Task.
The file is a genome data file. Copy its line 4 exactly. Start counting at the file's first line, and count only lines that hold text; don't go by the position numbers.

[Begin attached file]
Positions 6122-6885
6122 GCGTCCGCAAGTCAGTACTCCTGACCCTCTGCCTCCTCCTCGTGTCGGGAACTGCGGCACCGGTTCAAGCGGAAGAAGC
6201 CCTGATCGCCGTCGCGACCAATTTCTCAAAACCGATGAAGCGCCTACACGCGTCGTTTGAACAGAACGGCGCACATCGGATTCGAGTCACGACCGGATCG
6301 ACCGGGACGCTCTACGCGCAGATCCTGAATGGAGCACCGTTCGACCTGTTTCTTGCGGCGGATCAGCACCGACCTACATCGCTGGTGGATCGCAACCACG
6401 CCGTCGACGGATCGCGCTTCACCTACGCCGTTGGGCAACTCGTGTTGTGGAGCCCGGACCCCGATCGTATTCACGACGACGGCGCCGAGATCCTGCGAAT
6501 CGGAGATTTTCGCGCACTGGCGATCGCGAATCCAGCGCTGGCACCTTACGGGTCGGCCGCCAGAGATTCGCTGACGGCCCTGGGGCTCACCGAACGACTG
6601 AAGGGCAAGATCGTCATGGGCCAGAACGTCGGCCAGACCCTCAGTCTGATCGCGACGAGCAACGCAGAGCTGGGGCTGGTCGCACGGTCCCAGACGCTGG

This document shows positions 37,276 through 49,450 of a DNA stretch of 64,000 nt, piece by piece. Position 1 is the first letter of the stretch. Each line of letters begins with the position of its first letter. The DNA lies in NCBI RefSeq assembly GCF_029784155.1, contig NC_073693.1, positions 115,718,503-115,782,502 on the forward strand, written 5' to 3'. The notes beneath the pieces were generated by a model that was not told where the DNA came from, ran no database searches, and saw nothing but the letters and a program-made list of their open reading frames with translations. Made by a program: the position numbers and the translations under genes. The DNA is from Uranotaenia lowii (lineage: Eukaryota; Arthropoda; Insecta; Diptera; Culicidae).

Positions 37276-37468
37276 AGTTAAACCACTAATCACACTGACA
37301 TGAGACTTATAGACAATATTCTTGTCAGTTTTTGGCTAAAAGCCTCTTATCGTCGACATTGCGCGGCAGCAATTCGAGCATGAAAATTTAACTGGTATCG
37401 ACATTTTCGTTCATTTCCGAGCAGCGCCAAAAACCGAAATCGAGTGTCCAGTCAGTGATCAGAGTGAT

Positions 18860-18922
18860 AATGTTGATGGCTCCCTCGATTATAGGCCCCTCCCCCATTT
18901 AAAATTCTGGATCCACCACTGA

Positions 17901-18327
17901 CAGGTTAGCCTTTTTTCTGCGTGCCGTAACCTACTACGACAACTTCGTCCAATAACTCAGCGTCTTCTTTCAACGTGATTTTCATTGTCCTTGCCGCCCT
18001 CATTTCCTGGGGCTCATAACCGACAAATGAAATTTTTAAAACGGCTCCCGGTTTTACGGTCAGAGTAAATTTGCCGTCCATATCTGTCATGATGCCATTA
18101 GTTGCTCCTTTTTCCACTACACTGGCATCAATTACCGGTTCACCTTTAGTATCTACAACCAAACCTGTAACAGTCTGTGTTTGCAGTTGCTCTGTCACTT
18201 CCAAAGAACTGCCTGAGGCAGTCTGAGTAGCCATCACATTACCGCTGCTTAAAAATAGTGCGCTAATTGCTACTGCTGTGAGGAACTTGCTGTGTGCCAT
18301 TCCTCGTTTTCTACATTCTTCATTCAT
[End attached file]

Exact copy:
6301 ACCGGGACGCTCTACGCGCAGATCCTGAATGGAGCACCGTTCGACCTGTTTCTTGCGGCGGATCAGCACCGACCTACATCGCTGGTGGATCGCAACCACG